As I have progressed through my university career, I have become interested in the idea of working as a hospital pharmacist. Although my university provided me with some mornings in Aberdeen Royal Infirmary, I still felt I did not have enough experience to make a true decision with regards to my future career path, with my pre-registration year coming near. Due to this, I decided to interview for the NHS Scotland Hospital Pharmacy Placement Scheme. I was successful and was placed at Aberdeen Royal Infirmary (ARI) for a week this summer.
Prior to my placement, I was contacted by ARI who asked me if I had a specification with regards to where I spent my week in the hospital. The options were as follows: surgical, general medical, maternity, paediatrics or oncology. I had an interest in oncology, although I was aware it was highly specialised, as I knew I would come across unfamiliar treatments I had not heard of so far at university. As a result of this, my week with the oncology team was confirmed and I was excited to begin my placement.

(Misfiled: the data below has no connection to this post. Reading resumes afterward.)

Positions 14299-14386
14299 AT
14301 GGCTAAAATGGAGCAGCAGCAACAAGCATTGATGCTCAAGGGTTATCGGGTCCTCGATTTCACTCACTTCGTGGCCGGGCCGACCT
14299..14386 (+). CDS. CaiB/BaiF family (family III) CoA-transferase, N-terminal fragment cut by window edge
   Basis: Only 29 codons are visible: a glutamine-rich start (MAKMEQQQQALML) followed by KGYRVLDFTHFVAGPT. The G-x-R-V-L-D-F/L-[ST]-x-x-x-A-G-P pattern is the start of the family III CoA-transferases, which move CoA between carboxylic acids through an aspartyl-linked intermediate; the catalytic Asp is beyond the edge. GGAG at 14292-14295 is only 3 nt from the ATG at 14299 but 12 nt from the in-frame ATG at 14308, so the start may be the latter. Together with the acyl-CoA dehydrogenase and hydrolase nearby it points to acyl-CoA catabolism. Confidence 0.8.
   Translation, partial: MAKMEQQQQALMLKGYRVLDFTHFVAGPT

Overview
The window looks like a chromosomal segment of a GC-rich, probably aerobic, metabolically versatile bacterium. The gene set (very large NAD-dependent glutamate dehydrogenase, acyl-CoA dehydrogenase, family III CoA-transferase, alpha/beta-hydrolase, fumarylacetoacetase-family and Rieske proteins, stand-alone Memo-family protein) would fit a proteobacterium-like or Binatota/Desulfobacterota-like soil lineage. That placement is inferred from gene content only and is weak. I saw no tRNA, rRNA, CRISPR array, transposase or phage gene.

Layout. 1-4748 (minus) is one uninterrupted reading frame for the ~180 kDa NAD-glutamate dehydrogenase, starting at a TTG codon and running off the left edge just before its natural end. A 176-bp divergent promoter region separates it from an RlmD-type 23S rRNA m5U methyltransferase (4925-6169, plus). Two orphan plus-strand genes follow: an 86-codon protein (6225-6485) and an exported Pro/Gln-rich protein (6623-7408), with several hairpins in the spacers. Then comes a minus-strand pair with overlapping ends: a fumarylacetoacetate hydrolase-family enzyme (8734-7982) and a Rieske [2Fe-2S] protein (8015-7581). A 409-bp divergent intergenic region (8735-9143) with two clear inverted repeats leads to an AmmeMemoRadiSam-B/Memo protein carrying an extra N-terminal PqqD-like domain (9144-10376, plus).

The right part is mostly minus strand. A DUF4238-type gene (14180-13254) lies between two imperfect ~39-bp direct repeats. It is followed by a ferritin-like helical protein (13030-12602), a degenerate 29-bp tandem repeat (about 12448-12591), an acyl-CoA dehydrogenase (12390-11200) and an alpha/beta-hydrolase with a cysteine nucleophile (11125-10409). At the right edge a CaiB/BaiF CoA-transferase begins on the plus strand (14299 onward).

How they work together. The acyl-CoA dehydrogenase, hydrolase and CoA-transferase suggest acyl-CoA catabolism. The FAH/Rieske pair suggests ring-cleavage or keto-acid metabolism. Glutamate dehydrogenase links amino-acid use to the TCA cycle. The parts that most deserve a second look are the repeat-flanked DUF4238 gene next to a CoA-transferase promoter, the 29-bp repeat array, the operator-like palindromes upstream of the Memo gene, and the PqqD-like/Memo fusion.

On arrival at ARI on my first day, I was met by a pre-registration pharmacist who took me to get a hospital ID badge and discussed my timetable for the week. I was then taken on a tour of the hospital, which showed me just how large the hospital was, with each zone being colour coded. Just before lunch, I was taken to a pharmacist who was responsible for calculating and checking doses in chemotherapy regimens for patients. To do this, the pharmacist used data such as the patient’s weight to work out their creatinine clearance. It was important that these values were accurately calculated and approved by the pharmacist, as well as the consultant, to ensure that the patient was receiving both a safe and effective therapeutic dose of chemotherapy. After lunch, I was given a small talk in the clinical trials department of the hospital, where two pharmacists discussed how they manage and run clinical trials not just in ARI, but throughout the country. I found this interesting as I realised that ARI was the main hub for new clinical trials, which also tied into my oncology placement as a substantial number of trials were being used to treat different cancers. At the end of my first day, I was shown how medicines reconciliation is carried out when a new patient arrives at the hospital. I was shown the different resources that can be used for a record of their medication and that a minimum of two is needed to have an accurate representation of this.